Are you collecting all the state quarters? Nebraska put Chimney Rock on their quarter--an absolutely hilarious choice: The back of the quarter shows a pioneer family from somewhere in the east--not Nebraskans--heading west toward the setting sun, trying desperately to get out of the Nebraska portion of the Oregon Trail with its dangers and dryness and death. The message on the quarter amounts to this: "We're FINALLY to the end of Nebraska. Hooray!" Or perhaps it's "Nebraska: the place to survive on the way to where you're really going." The tourism folks must have worked overtime on that one.

Photo taken Monday morning, June 5, 2006.
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Sunday, June 04, 2006

If you build it . . .

In 1887 Gustave Eiffel won a competition to build a tower for the 1889 World Exposition. The French, always experts in good taste, called it "a truly tragic street lamp"; "Tower of Babel"; "an odious column of bolted metal." And more. But the 984-foot structure reigns today as the symbol of Paris and the required destination of every tourist, some of whom ignore the elevators and try to climb the 1652 stairs to the top.

I've discovered a wonderful coincidence: The Eiffel Tower was completed in 1889, and my favorite movie "Field of Dreams" was released in 1989, exactly 100 years later. Both proclaim the message: "If you build it, they will come."

There are times when you simply must follow your vision, even if other people think you're slightly crazy. The cross was like that, too.
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Sunday Sunrise

I like to imagine God as an artist who picks mixes oils on a palette and muses, "Now what colors shall I use for THIS morning?" I like God's choices for this sunrise over Beatrice, Nebraska.
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Saturday, June 03, 2006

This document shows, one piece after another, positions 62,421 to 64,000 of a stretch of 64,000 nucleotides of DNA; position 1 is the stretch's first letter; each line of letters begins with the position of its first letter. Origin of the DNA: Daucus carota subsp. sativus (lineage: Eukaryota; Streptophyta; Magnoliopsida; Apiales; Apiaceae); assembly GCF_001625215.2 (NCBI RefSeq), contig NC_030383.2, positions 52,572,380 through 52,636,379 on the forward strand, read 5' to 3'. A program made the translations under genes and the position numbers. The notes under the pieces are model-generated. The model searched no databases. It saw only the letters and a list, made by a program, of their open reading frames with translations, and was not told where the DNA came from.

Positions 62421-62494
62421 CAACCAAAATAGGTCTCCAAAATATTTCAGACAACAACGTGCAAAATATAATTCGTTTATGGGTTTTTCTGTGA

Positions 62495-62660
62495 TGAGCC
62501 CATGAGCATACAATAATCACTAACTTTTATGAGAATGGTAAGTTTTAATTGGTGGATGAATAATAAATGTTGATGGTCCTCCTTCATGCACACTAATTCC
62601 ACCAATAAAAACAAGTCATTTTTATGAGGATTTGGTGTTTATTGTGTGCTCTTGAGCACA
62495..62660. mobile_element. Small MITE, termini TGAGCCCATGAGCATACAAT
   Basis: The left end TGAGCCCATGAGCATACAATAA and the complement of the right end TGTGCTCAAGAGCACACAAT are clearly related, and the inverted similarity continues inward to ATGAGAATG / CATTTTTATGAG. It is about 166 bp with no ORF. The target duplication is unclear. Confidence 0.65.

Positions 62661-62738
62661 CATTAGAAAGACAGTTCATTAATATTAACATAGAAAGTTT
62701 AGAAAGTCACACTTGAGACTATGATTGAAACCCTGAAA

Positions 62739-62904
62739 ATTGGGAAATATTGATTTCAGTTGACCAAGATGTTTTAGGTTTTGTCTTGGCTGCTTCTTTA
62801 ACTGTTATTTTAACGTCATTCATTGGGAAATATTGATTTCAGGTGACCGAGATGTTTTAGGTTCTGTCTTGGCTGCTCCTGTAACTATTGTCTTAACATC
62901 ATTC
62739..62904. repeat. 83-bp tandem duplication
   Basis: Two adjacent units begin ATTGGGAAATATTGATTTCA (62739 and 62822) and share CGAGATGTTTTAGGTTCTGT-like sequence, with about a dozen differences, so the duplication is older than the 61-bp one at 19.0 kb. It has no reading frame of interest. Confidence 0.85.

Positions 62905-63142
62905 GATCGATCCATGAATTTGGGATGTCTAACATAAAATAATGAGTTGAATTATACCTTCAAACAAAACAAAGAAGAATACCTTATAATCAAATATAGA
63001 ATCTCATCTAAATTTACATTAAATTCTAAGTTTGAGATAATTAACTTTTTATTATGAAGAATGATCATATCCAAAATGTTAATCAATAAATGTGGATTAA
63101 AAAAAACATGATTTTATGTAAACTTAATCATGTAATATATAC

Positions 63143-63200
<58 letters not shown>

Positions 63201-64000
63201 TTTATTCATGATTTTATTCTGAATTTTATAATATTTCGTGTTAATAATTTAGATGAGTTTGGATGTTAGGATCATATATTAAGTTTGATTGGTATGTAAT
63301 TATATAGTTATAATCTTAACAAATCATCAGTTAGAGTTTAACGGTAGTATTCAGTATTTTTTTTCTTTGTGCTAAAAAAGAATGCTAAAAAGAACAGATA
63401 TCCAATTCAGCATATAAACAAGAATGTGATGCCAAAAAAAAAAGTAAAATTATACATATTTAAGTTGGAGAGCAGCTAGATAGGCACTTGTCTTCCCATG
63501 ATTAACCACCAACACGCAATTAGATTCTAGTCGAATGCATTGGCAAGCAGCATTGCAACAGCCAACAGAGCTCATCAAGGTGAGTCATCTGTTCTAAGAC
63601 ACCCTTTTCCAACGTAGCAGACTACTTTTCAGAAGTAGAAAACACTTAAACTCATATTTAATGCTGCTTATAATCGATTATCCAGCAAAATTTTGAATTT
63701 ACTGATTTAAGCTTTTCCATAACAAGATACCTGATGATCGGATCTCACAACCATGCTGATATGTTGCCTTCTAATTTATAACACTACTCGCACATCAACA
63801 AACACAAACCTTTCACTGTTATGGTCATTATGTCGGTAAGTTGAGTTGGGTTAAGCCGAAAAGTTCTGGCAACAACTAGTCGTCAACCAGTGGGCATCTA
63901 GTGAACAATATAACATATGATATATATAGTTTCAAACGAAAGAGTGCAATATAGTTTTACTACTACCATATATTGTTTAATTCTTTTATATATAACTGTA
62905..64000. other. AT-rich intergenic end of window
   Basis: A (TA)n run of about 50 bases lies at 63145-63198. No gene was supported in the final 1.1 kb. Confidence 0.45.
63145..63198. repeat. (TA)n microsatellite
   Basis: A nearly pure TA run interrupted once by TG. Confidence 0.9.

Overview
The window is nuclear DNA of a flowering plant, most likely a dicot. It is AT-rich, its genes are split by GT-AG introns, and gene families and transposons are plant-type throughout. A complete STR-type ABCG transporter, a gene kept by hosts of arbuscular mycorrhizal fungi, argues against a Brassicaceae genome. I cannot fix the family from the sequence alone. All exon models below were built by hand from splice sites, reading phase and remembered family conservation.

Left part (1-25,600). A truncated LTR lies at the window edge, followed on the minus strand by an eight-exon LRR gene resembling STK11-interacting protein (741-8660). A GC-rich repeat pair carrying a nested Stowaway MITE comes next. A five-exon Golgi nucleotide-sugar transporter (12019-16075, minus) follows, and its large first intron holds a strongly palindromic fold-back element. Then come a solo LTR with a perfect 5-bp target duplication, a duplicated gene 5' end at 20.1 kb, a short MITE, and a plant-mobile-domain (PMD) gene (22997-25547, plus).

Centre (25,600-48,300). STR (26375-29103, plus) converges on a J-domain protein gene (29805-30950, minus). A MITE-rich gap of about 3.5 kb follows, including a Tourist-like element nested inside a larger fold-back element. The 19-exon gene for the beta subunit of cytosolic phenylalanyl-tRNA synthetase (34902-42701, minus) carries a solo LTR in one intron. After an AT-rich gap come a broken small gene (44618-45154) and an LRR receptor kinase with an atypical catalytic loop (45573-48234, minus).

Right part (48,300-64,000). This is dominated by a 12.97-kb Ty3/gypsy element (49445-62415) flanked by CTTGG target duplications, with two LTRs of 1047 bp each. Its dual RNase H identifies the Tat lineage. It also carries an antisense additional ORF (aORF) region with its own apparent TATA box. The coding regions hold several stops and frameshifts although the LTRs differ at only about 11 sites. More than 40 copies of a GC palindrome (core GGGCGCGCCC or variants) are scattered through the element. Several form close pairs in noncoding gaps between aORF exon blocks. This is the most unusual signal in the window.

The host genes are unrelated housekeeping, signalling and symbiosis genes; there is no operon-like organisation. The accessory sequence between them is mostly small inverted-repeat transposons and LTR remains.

At Home

If I ever get to Switzerland again, I'd like more time, and I'd like the clouds to move away so that I can see the tops of the mountains. In other words, my first and only visit to Switzerland was brief and cloudy.

This photo was taken in the general area from which my Schlunegger ancestors came. From the dizzying vantage point of Wengen, the view is of the cloudy glacier-carved Lauterbrunnen Valley below. I had a sense of being "at home," especially when the clerk at Hotel Falken in Wengen--after studying my genealogy chart which I had brought along and saying, "You are VERY Swiss"--looked into my eyes and said, "There's someone here in Wengen with eyes EXACTLY like yours." That someone wasn't home and I didn't get to meet them. Maybe next time.

A strange place, a new place, and yet I felt at home. Sort of like heaven!
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Friday, June 02, 2006

Quiet Noise

The province of Newfoundland and Labrador has 10,500 miles of coastline. Here are a few feet of that rough, jagged, rocky boundary between rock and water along Quirpon Island at the tip of Newfoundland's great northern peninsula.

With all those waves crashing against all those rocks for all those miles, the coastline is enveloped in perpetual sound. And yet, because it's so pure and so wild, I've never been in a more quiet place. Quiet and noise are not always related to decibels. Where is your quiet place?
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Thursday, June 01, 2006

The Place Just Right

On the hot, sunny side of our guest house, under an overhang that shields the spot from rain, is our cactus plant. It is covered with buds and yellow blossoms, bursting with life and vigor and beauty. I never water it, trim it, fertilize it, or nurture it in any way. And yet it thrives, because it's in the right place. Nothing else would grow in that desert location, but the cactus is made for those conditions.

For people, too, place makes a difference. Where one would thrive, another would not. Though there's value in developing the skills to live and work in a wide variety of situations, we'll be most productive and joyful if we're "in the place just right," the place that fits the person God created us to be. It may take a while to find that place, and it may not be the place you expected. But when you get there, you'll blossom.

This photo was taken May 31, 2006 at Bottle Creek Retreat.